Manual focusYes
Number of focus points49
Lens mountFujifilm X
Focal length multiplier1.5×
Articulated LCDTilting
Screen size3″
Screen dots1,040,000
Touch screenNo
Screen type180-degree upward-tilting TFT LCD
Live viewYes
Viewfinder typeNone
Minimum shutter speed30 sec
Maximum shutter speed1/4000 sec
Maximum shutter speed (electronic)1/32000 sec
Aperture priorityYes
Shutter priorityYes
Manual exposure modeYes
Subject / scene modesYes
Built-in flashYes
Flash range5.00 m (at ISO 100)
External flashNo
Flash modesAuto, flash on, flash off, slow synchro, rear-curtain synchro, commander
Continuous drive6.0 fps
Self-timerYes (2 or 10 secs, smile, buddy, group)
Metering modesMultiAverageSpot
Exposure compensation±3 (at 1/3 EV steps)
AE Bracketing(3 frames at 1/3 EV, 2/3 EV, 1 EV steps)
WB BracketingYes
Modes1920 x 1080 @ 30p / 38 Mbps, MOV, H.264, Linear PCM1280 x 720 @ 60p / 19 Mbps, MOV, H.264, Linear PCM
Storage typesSD/SDHC/SDXC card
USBUSB 2.0 (480 Mbit/sec)
HDMIYes (mini-HDMI)
Microphone portNo
Headphone portNo
Wireless notes802.11b/g/n
Remote controlYes (Wired or via smartphone)
Environmentally sealedNo
BatteryBattery Pack
Battery descriptionNP-W126S lithium-ion battery & charger
Battery Life (CIPA)410
Weight (inc. batteries)331 g (0.73 lb / 11.68 oz)
Dimensions117 x 67 x 40 mm (4.61 x 2.64 x 1.57″)
Orientation sensorYes
Timelapse recordingYes
8Expert Score

People who are interested in the Fuji ecosystem but are either novices or do not have the financial resources to purchase some of the more high-end X-series cameras may find that the Fujifilm X-A10 is a nice alternative to consider.
Despite the fact that it is a more basic offering, it has sufficient sophisticated capabilities to make it an useful camera for learning with. This includes the capability to shoot in raw format, as well as a variety of manual and semi-automatic shooting settings. However, there are also a sufficient number of functions that are absent, such as a viewfinder, to annoy a more sophisticated user.
It’s a real shame that the screen isn’t touch-sensitive because that would make it much easier to adjust the focal point on the fly. Although it’s fantastic that you can tilt it for selfies, setting the autofocus point is a little more difficult than we would like it to be.
The huge APS-C sized sensor does a superb job of creating warm, colorful, and detailed lenses, which contributes to the excellent image quality of the camera. Because it encompasses such a broad variety of focal lengths, the 16-50mm kit lens is an excellent choice for beginners. It’s possible that, at some time in the future, you’ll decide that you want a superior lens and decide to upgrade to one that’s compatible with the Fuji X mount.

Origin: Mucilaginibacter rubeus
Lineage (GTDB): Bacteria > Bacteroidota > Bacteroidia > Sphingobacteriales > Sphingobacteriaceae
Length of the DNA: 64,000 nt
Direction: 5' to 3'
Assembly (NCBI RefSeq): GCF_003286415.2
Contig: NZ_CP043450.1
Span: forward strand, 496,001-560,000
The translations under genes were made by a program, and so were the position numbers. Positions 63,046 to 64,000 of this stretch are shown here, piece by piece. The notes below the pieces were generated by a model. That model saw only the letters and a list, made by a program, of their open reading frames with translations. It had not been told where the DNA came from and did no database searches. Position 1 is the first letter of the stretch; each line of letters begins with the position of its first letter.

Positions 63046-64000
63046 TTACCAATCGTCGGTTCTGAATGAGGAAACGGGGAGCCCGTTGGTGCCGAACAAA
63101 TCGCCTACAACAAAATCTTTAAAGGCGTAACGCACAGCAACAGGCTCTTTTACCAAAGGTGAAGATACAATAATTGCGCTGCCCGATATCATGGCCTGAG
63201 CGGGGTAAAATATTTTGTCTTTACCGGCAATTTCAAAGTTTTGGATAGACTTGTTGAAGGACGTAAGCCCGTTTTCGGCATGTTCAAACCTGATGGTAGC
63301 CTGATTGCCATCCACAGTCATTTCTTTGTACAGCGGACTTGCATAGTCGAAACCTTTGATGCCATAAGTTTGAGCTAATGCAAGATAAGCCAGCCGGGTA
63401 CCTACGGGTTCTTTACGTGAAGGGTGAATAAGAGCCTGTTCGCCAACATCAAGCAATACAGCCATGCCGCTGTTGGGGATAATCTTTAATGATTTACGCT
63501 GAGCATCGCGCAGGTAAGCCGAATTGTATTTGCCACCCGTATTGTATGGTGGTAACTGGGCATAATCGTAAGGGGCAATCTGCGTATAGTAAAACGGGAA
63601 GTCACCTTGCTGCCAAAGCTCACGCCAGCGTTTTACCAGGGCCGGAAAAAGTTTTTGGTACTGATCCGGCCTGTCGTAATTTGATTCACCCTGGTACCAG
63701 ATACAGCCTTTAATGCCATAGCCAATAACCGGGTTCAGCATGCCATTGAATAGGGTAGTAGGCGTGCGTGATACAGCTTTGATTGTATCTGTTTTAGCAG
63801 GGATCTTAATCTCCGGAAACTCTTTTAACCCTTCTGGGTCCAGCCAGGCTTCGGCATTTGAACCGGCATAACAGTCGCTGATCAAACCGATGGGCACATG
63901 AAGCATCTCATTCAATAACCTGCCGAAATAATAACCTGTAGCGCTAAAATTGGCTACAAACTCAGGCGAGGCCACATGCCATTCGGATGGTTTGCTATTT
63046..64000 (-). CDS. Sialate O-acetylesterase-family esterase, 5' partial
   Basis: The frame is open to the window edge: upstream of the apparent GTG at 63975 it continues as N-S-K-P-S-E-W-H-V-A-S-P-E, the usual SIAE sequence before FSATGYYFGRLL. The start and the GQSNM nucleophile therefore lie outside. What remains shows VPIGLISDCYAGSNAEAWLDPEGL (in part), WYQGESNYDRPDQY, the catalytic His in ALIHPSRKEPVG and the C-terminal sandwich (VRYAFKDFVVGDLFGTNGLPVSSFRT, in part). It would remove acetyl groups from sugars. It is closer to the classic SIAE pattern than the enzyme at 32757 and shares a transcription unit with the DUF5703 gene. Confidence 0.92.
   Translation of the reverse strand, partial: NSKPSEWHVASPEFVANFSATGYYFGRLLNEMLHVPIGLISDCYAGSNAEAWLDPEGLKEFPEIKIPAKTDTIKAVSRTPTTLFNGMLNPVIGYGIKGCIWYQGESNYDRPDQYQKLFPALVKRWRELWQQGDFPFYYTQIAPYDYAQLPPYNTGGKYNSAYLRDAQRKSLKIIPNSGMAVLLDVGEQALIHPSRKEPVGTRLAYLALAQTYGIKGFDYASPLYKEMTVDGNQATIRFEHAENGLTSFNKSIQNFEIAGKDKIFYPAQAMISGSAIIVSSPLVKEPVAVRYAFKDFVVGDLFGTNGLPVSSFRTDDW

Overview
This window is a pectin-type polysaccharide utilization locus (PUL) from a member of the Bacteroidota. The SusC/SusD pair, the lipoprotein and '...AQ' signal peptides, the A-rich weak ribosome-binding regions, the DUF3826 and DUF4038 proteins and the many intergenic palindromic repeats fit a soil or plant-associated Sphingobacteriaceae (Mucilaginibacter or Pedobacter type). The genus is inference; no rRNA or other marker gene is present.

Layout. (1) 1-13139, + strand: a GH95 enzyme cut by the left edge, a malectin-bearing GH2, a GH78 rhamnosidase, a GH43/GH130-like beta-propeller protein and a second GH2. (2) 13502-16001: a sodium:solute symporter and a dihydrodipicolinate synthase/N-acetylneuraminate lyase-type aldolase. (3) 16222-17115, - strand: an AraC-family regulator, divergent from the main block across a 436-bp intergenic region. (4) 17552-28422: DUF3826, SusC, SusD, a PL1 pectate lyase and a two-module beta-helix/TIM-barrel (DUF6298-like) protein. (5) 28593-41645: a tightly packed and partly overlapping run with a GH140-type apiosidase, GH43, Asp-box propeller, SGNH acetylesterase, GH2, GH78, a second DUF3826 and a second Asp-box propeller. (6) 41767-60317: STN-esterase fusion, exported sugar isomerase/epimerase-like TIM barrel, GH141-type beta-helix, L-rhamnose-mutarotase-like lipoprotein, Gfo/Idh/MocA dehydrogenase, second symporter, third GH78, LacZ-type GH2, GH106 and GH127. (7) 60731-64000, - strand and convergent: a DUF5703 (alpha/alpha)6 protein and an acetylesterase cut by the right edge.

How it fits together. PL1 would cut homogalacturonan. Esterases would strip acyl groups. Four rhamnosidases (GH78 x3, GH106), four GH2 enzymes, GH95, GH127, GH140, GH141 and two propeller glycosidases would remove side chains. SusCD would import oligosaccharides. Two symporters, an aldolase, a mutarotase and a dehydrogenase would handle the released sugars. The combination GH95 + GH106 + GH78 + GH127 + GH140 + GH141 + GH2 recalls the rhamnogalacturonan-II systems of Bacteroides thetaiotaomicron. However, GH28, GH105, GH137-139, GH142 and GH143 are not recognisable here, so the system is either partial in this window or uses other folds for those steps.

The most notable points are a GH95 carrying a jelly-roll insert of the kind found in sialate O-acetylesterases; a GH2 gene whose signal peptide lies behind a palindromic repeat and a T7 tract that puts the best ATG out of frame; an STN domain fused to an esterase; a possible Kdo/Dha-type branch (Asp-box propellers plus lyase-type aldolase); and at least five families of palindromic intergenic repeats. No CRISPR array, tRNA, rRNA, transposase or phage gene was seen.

Although built-in Wi-Fi is a feature that is becoming increasingly common, the implementation of this function is done really well here, and the accompanying software is quite simple to operate. When compared to recording in 4K resolution, full high-definition video is beginning to seem antiquated; but, for someone who just makes the odd movie, the offer is more than sufficient.
Fuji’s cheapest X series camera is the X-A10, which can be purchased for around $499 when paired with the 16-50mm kit lens. Although this is not an extremely low cost for a small system camera, it is a nice price for a Fujifilm and will get you started in the ecosystem at a price point that is affordable. However, if you are willing to spend less than an additional fifty pounds, you may upgrade to the X-A3, which has a sensor with a greater resolution, a screen that is touch-sensitive, and a hotshoe for attaching peripherals.
Overall, the Fujifilm X-A10 is a terrific small camera for people just starting out, but you could get more bang for your buck by purchasing the slightly more costly X-A3, or perhaps something entirely different from a different company altogether.

Build quality
Ergonomics & handling
Image quality
  • Integrated wireless technology (Wi-fi)
  • Screen That Can Be Moved Around
  • Putting a Focus on Face Detection
  • 49 Key Considerations
  • 1.040k dots LCD Resolution
  • Electronic Shutter with a Speed of 32000
  • Continuous shooting at a rapid 6.0 frames per second
  • 331 grams of Body Weight
  • Time-lapse Recording
  • Sync Port for Flash
  • Selfie Friendly LCD Screen
  • Control the TV with your smartphone as the remote.
  • No Image Stabilization
  • There is not an external flash shoe.
  • No Full HD Video
  • A Lack of a Touch Screen
  • No Built-in Viewfinder
  • No External Viewfinder Option
  • Low remaining battery capacity: 410 shots
  • Lack of Protection for the Environment